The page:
What is a “Dudley” Labrador? (What’s up with the PINK NOSE?)
Over the years I have asked many times what a “Dudley” means. I’ve been sent pictures of dogs from owners wanting to know if their dog would meet this description.
Let me say, first of all, that just because I am describing the facts here does not make your Labrador (who may meet this description) is any less of a Labrador, or your beloved pet. Before you sent me any hate mail, be assured, the name itself is not really nice “sounding,” yet is the only word that the breed has used to describe this condition. I am not belittling your fur friend, only answering a question that has been posed many times to me.
A Dudley Lab is a Labrador retriever that lacks pigmentation on the eyes, eye rims, muzzle, and nose. This is a genetic trait that is very rare and affects only the Labrador Retriever. The color can be liver, brown or pink.
To understand where these come from and the differences between them, we need to look at their genetics.
If you’d love to dig into Labrador genetics, see our blog: A Lesson on Coat Color Inheritance
Labrador Pigmentation Genetics:
All puppies are born with bright pink noses, which usually become darker in color over the first few weeks of their lives.
The pink nose most commonly occurs when two chocolates are bred that carry yellow in their background. Or it can occur if a chocolate lab is bred to a yellow. The first NO-NO in lab breeding and often occurs with inexperienced breeders.
For a thorough lesson in Labrador Genetics, see Blue Knight Labradors “Coat Color Inheritance” chart.
Also, a chocolate with very LIGHT coat can come out of a chocolate to yellow breeding or a BYC to BYC if yellow is strong in both parent’s background. Chocolate should have a medium to dark brown eye as well…NEVER green or yellow–as this is not the AKC breed standard–and something you won’t see in the show ring. Avoid breeders who breed chocolate to yellow. Its the first sign they do not know the #1 “no-no” of Lab breeding, so it would make you assume they are skimping on the other important things necessary to produce a healthy labrador. Most times, you’ll notice they also avoid health clearances too. Stay away. But if their 14 year old senior dogs has a light nose, read on…
Black Labrador Nose Turning Pink. The pigment in your Lab’s nose is produced by an enzyme called tyrosinase that makes melanin. Tyrosinase becomes less available as your dog gets older, so you may see the nose lightening as he ages.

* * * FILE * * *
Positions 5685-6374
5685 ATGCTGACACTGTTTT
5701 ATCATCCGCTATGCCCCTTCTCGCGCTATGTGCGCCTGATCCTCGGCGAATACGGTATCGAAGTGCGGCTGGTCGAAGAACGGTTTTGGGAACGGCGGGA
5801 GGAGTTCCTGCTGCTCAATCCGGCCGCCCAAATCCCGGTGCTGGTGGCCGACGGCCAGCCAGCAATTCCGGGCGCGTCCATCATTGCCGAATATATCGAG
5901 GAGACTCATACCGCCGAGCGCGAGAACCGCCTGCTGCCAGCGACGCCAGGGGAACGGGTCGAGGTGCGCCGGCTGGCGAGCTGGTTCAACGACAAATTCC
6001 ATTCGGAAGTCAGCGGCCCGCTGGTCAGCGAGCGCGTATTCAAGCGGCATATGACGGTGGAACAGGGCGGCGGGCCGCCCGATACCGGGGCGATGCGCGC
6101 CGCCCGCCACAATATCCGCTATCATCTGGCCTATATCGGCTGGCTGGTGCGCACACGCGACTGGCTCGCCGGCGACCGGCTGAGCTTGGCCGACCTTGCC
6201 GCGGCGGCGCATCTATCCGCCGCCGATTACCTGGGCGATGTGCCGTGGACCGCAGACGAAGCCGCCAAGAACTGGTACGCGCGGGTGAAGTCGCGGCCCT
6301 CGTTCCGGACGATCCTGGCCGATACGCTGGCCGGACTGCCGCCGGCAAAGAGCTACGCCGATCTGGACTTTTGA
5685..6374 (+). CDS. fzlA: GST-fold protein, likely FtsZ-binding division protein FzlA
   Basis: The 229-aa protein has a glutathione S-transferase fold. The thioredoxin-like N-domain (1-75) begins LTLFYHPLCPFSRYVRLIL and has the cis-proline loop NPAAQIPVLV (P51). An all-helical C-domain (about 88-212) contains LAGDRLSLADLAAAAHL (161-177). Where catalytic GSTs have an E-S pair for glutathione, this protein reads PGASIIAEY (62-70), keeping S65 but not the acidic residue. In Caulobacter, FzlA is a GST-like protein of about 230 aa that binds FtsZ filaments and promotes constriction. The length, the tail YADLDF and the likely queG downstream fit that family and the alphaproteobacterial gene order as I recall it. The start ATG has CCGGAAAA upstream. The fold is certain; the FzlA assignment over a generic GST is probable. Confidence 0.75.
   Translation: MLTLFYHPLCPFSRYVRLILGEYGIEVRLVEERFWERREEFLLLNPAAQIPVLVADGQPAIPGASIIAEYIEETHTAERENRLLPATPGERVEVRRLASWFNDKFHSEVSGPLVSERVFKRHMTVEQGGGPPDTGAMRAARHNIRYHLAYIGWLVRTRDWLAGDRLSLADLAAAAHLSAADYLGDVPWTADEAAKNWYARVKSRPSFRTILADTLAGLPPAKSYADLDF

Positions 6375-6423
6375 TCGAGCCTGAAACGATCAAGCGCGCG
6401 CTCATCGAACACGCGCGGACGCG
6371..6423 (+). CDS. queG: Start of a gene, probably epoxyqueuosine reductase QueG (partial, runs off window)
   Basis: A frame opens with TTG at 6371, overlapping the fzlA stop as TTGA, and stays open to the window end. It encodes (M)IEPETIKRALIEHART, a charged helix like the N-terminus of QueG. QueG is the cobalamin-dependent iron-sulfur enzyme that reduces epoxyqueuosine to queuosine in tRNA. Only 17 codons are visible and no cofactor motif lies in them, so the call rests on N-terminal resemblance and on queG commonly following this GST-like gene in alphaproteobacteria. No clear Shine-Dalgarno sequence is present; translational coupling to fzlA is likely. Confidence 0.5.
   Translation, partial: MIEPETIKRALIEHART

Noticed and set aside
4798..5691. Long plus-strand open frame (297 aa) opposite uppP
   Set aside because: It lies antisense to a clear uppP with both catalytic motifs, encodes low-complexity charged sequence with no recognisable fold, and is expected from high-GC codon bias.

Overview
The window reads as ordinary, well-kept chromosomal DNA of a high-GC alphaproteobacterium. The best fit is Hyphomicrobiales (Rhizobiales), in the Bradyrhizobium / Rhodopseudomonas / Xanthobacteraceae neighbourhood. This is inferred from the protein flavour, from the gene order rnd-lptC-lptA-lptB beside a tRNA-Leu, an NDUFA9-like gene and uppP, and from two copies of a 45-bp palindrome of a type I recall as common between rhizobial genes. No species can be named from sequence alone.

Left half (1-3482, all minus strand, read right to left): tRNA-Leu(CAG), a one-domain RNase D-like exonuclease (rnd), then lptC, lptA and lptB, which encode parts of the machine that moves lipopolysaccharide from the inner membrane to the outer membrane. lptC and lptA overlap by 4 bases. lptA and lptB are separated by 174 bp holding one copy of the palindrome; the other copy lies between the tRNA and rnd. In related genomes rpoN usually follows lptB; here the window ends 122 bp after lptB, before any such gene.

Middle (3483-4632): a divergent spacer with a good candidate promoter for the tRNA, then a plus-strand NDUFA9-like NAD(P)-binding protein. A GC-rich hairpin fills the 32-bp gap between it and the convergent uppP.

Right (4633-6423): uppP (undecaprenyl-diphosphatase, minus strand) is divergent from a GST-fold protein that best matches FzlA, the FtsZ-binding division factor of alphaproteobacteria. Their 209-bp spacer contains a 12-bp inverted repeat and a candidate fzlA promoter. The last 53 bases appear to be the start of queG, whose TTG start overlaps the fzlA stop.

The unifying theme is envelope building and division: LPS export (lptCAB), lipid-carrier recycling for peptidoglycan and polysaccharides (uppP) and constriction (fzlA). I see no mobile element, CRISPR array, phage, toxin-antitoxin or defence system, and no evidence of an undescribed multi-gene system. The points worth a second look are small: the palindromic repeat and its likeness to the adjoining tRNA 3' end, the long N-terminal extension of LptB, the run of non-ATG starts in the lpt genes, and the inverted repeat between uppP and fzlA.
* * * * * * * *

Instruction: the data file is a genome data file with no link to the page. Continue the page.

There is also a phenomenon is known as ‘snow nose’ (or “Winter Nose”). Obviously, from the name–you see it more in colder temperatures, which makes me wonder if body temperature affects pigment.
Also, quite strangely, I notice that as my girls get closer and closer to birthing a litter, their nose gets lighter. Then once the pups are weaned, it gets darker again. I’ve never heard an official explanation of this. Its just an observation, and may be associated with the reason we see “snow nose’—perhaps due to body temperature.
AND…something I have personally observed, is when I cross a yellow line with another yellow line and I see black freckles on the puppies’ bellies…I KNOW I have good pigment. I’ve never heard another breeder comment on this, but I have found it to be true over the past 20 years that I have observed this!
Should You Buy A Dudley Labrador Puppy?
If you are going to buy a Dudley Lab puppy then you will need to know of a couple of things.
The first is that they have been known to get from sunburn more easily on their noses. Be careful to keep them out of the sun.
The show ring penalizes yellow Labradors for their pink noses, light eye rims and any other place that pigment is missing. So if you want a yellow Lab to be a show dog, it would be important that this is NOT in your dog’s lines nor apparent in the dog you are purchasing.
(below is an example of proper pigmentation)